BELVIDERE – Boone County officials, residents and community groups have invested thousands of dollars, hundreds of hours and an unthinkable amount of energy into educating others about a highly-controversial County Board vote that would either clear the way for a wind farm or almost certainly stop the idea in its tracks.
Mainstream Renewable Power has proposed building a $300 million to $400 million wind farm with as many as 100 turbines on 12,000 acres in Manchester and LeRoy townships. The company said the project could generate between $1 million and $2 million a year in property tax revenue for the county, while creating hundreds of construction jobs and high-paying permanent positions for skilled workers.
But dozens of residents have testified about the negative health, safety and economic effects of the proposal.
The County Board voted on amending some wind energy zoning requirements in December 2012, but told the Zoning Board of Appeals to review the distance between wind devices and property lines. The ZBA was supposed to allow one person from each side to testify about evidence to speed up the process.
Nearly a year later, officials aren’t any closer to making a final decision. The earliest it would be made is January.
“If they seemed to have pertinent information, it’s good to let the people hear it,” said Norm Stimes, the ZBA chairman, on his approach to the process this past year.
In fact, the board allowed numerous people from each side to speak, some exceeding the 5-minute time limit, in more than half a dozen meetings devoted to the issue. The hearing still isn’t finished.
“This is an intricate topic. A lot of people have a lot of concerns,” Stimes said. “There was a lot of new information (to consider).”
The delay has resulted in residents and companies investing significant time and money into educating others about Mainstream’s intentions and wind energy as a whole.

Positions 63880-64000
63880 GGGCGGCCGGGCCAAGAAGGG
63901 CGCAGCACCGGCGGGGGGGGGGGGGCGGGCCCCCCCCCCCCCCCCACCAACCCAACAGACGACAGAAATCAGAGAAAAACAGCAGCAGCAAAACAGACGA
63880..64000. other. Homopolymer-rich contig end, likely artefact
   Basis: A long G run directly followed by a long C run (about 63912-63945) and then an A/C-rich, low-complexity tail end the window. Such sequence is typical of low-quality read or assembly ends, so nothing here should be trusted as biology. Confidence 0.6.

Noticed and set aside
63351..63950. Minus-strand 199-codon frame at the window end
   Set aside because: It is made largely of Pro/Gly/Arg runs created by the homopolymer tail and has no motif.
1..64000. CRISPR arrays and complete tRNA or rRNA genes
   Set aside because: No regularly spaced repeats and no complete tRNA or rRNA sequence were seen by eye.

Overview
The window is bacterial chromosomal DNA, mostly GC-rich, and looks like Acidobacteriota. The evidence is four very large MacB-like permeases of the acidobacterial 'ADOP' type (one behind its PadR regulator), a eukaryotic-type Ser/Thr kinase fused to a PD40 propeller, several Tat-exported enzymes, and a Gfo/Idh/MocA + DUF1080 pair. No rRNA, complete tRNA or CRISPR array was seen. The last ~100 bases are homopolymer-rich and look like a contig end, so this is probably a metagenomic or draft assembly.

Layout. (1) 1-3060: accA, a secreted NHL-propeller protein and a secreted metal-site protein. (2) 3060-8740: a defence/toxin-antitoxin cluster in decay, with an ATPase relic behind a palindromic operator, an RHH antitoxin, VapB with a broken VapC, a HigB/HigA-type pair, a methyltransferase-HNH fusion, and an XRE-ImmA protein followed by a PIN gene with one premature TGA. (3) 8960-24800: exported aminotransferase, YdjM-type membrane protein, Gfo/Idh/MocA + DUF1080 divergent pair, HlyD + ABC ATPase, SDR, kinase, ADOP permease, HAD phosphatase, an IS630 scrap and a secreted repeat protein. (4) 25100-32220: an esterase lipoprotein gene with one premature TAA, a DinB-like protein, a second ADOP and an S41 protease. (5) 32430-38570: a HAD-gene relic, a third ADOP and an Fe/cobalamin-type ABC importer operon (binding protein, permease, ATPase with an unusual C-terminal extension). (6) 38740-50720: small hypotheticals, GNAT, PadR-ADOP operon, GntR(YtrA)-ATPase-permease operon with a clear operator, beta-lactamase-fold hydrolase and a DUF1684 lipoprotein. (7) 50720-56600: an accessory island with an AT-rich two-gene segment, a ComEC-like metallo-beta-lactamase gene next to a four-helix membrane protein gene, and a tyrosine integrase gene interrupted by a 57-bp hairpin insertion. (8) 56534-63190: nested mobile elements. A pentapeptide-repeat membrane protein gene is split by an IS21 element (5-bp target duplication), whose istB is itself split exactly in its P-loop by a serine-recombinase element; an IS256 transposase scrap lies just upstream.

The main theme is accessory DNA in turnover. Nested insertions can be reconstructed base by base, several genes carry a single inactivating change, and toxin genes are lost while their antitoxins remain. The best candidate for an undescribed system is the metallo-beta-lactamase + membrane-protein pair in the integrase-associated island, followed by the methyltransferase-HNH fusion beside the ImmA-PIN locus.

Marshall Newhouse, who previously chaired the county’s Planning, Zoning and Building Committee, said his family has spent 30 to 50 hours a week gathering input from residents. Since July, they have worked with other families to collect more than 1,300 signatures from Boone County residents and property owners who disapprove of Mainstream’s plan and favor larger setback distances.
Since Mainstream began the project in August 2009, the company has spent more than $1 million educating the public on wind energy and land acquisition, Vince Green, development project manager said. He said the level of incivility in Boone County is making it difficult though.
Residents say they have been followed home after meetings. Others refuse to attend in fear of harassment that will come from voicing their opinion.
And the public interest in the project has meant daily emails, phone calls and in-person visits to the Belvidere-Boone County Planning Department, Associate Planner Gina DelRose said. The department created a link on the county’s website for testimony and evidence to address some of the questions.
Now that the public comment portion of the hearing finished Nov. 26, the ZBA will discuss the zoning text amendment amongst themselves before taking recommendations to the County Board as early as January.
County Board Chairman Bob Walberg said the lengthy process is worth the wait, especially since the result will have a significant impact on the community.
“Although it seems long, it’s worthwhile. It’s nice to see people engaged and involved in the government. That’s really what makes local government better,” he said.
|Wind Watch relies entirely
on User Funding